NASHVILLE, Tenn., (WKRN) — A final vote is expected on a bill to ban transgender athletes from playing middle and high school sports.
The controversial transgender sports bill will require students to prove their sex “at the time of birth” in order to play middle and high school sports.
Representative John Ray Clemmons represents parts of Davidson County: “I think it’s very telling that the supermajority has made that their number one education bill this session.”
It’s drawing criticism from Democratic lawmakers who say the bill is a waste of time.
“We’re coming off the heels of a pandemic and we have seen significant educational issues and challenges facing our state, yet this non-issue, not a problem, is their number one priority,” Clemmons said.
Republicans including the Senate bill’s sponsor said it is an issue and he wants to prepare Tennessee for a changing nation.
“With society today and what’s happening nationally, it’s only a matter of time, it’s always better to have a policy in place before something happens,” said Senator Joey Hensley.
The Hohenwald Republican said with the bill becoming law soon, schools will know how to deal with this issue, despite the Senator not knowing of any cases in Tennessee.
“This is an issue, I realize nationally and it may go to court, but we need to look at what’s the best policy for our Tennessee citizens,” Hensley said.
He adds the bill is about competitive fairness.
“This bill is trying to protect out middle schools and our high school female athletes,” he said.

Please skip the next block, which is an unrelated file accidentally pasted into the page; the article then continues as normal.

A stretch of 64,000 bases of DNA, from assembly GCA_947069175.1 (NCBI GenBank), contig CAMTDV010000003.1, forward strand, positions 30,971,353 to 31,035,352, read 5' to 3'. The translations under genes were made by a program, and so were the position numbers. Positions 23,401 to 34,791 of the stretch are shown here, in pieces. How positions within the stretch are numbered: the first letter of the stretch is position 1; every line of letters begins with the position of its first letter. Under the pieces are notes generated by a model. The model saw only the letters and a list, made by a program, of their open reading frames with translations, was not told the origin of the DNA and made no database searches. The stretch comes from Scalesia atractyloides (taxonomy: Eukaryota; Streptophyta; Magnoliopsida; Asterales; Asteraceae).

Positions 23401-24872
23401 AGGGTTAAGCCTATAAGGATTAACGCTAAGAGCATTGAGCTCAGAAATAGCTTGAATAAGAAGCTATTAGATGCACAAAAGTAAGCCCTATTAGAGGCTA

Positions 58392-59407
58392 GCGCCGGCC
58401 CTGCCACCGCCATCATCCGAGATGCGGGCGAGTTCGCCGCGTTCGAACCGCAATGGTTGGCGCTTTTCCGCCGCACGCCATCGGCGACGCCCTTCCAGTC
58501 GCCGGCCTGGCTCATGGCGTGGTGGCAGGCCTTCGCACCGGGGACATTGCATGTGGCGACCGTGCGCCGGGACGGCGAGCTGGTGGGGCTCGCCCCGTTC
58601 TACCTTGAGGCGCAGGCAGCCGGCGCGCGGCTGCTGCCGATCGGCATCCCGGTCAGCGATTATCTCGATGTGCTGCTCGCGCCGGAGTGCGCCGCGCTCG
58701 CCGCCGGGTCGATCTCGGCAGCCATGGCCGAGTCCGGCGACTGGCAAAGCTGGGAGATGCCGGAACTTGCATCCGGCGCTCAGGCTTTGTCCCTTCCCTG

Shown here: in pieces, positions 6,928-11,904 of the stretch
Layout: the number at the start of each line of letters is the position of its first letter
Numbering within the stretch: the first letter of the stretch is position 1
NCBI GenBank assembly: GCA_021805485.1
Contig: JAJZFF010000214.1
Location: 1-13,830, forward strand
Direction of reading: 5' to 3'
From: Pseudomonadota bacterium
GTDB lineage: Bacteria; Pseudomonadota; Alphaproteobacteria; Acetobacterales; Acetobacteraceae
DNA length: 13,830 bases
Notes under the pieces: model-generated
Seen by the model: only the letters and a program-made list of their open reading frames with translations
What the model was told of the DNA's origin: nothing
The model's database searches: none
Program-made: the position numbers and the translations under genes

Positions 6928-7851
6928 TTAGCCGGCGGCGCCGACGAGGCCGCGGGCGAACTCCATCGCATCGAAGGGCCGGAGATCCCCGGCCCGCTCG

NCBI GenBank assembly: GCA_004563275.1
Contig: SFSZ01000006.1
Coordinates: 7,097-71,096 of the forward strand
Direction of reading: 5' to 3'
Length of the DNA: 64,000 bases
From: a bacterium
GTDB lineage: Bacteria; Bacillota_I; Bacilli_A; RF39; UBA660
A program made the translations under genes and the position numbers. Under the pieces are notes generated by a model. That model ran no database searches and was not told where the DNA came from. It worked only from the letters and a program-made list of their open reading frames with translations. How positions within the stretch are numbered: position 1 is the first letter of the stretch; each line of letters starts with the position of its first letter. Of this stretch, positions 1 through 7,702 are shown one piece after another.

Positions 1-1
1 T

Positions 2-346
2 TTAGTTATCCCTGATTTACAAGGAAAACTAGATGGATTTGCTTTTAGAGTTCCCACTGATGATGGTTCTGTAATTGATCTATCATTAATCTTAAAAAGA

Memphis Senator Raumesh Akbari said the bill is about hate.
“To me this is codifying hatred against a certain group of people and addressing a problem that does not yet exist,” Akbari said.
Governor Bill Lee signaled his support for the legislation saying transgender athletes will destroy women’s sports.
The ACLU Deputy Director for Trans Justice Chase Strangio released a statement saying in part:
“Today, Tennessee lawmakers voted to advance a harmful and unconstitutional bill that discriminates against transgender children by barring them from participating in the school sports that they love. Without a single example of a Tennessee student facing any harm, lawmakers still insist on leveraging these misguided attacks on some of the most vulnerable youth in the state. As an attorney currently challenging similar legislation that passed last year in Idaho and defending the rights of transgender students in courts across the country, I know that these sweeping attacks violate Title IX and the Constitution and will ultimately fail in court. Trans students belong in our schools, including on sports teams. If a trans child is excluded because of this legislation, we will see you in court.”